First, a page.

Please note that every effort has been made to ensure that the advice given in this educational material is correct. Nevertheless, that advice is given purely as guidance to members of SAICA to assist them with particular problems relating to the subject matter of the educational material, and SAICA or African Venture Group will have no responsibility to any person for any claim of any nature whatsoever that may arise out of, or relate to, the contents of this educational material.
IFRS 9- Modifications of financial liabilities due to COVID-19
This educational material issued by SAICA’s Accounting Practices Committee (APC) is prepared for educational purposes, highlighting the requirements within IFRS that are relevant for entities considering how the pandemic affects their accounting, for financial periods ending after 31 December 2019 with a focus on IFRS 9 Financial Instruments (IFRS 9) and specifically the requirements related to modifications of financial liabilities.
Entities are reminded to consider the impact of events related to COVID-19 on both interim and annual financial statements. This guidance does not change, remove nor add to, the requirements in IFRS. It is intended to support the sound, consistent and robust application of requirements in IFRS. It is of importance that IFRS is applied consistently on the basis of the most robust reasonable and supportable assumptions in the current environment.
2. Modifications of financial liabilities due to COVID-19
The COVID-19 pandemic has caused significant economic disruption and has resulted in many borrowers experiencing liquidity and solvency challenges. In response, borrowers may seek to renegotiate the terms of their borrowing facilities. For example, many borrowers may request concessions from lenders such as payment holidays, reduction in interest rates and other modifications to loan terms to assist with the financial burden during this time.
Where debt terms have been renegotiated, a question arises as to whether the modification of the terms is substantial or non-substantial. Paragraph 3.3.2 of IFRS 9 states that a substantial modification of the terms of an existing financial liability or a part of it (whether or not attributable to the financial difficulty of the debtor) shall be accounted for as an extinguishment of the original financial liability and the recognition of a new financial liability.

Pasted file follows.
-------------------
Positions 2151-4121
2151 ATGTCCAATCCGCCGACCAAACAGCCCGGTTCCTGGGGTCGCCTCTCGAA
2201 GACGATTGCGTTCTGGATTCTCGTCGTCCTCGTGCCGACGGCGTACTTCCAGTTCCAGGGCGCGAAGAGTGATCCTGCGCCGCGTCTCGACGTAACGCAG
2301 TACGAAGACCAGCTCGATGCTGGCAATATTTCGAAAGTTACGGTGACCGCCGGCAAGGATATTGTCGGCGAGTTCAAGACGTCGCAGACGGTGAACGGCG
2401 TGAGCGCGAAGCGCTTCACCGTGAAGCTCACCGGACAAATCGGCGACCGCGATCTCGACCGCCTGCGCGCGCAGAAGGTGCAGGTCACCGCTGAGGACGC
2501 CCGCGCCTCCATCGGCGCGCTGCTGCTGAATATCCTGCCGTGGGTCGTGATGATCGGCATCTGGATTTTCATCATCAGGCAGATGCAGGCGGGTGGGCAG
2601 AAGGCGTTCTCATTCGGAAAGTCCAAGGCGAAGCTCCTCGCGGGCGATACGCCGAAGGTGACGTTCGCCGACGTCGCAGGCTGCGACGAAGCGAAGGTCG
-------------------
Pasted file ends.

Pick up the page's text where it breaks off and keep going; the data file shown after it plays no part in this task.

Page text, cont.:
To determine whether a modification of terms is substantial, a borrower performs a quantitative assessment – i.e. a ‘10 percent test’ in accordance with paragraph B3.3.6 of IFRS 9. This paragraph outlines that terms are substantially modified if the discounted present value of the cash flows under the new terms, including any fees paid net of any fees received and discounted using the original effective interest rate, is at least 10 per cent different from the discounted present value of the remaining cash flows of the original financial liability.
If the difference in the present values of the cash flows is less than 10 percent, entities may need to consider other qualitative factors not considered under the quantitative assessment to identify any substantial differences. This could involve a high degree of judgment.
Accounting for substantial modifications
When the contractual terms of a financial liability are substantially modified, it is accounted for as an extinguishment of the original debt instrument and the recognition of a new financial liability (IFRS 22.214.171.124). The difference between the carrying amount of the financial liability extinguished and the consideration paid, including any non-cash assets transferred or liabilities assumed, is recognised in profit or loss (IFRS 126.96.36.199). Any costs or fees incurred are recognised as part of the gain or loss on extinguishment and do not adjust the carrying amount of the new liability (IFRS 9.B3.3.6). The new debt instrument is initially recognised at fair value in accordance with paragraph 5.1.1 of IFRS 9.
Accounting for non-substantial modifications
If a modification to the terms of a financial liability is not substantial, then the amortised cost of the liability is recalculated as the present value of the estimated future contractual cash flows, discounted at the original effective interest rate. The resulting gains or losses are recognised in profit or loss. Any costs or fees incurred adjust the carrying amount of the modified financial liability and are amortised over its term. (IFRS 9.B3.3.6)
Entities should also consider whether any of the disclosure requirements in IFRS 7 Financial Instruments: Disclosures could apply that is related to the impact of COVID-19 on financial liabilities and modifications. For example, an entity may be severely affected by the impacts of COVID-19 and restructure its debt facilities after defaulting. In this instance, an entity may consider the following the requirements in paragraph 18 of IFRS 7:
— details of any defaults during the period of principal, interest or redemption terms of those loans payable;
— the carrying amount of the loans payable in default at the end of the reporting period; and
— whether the default was remedied, or the terms of the loans payable were renegotiated, before the financial statements were authorised for issue. In addition, entities should also consider the requirement of IAS 10 Events after the Reporting Period.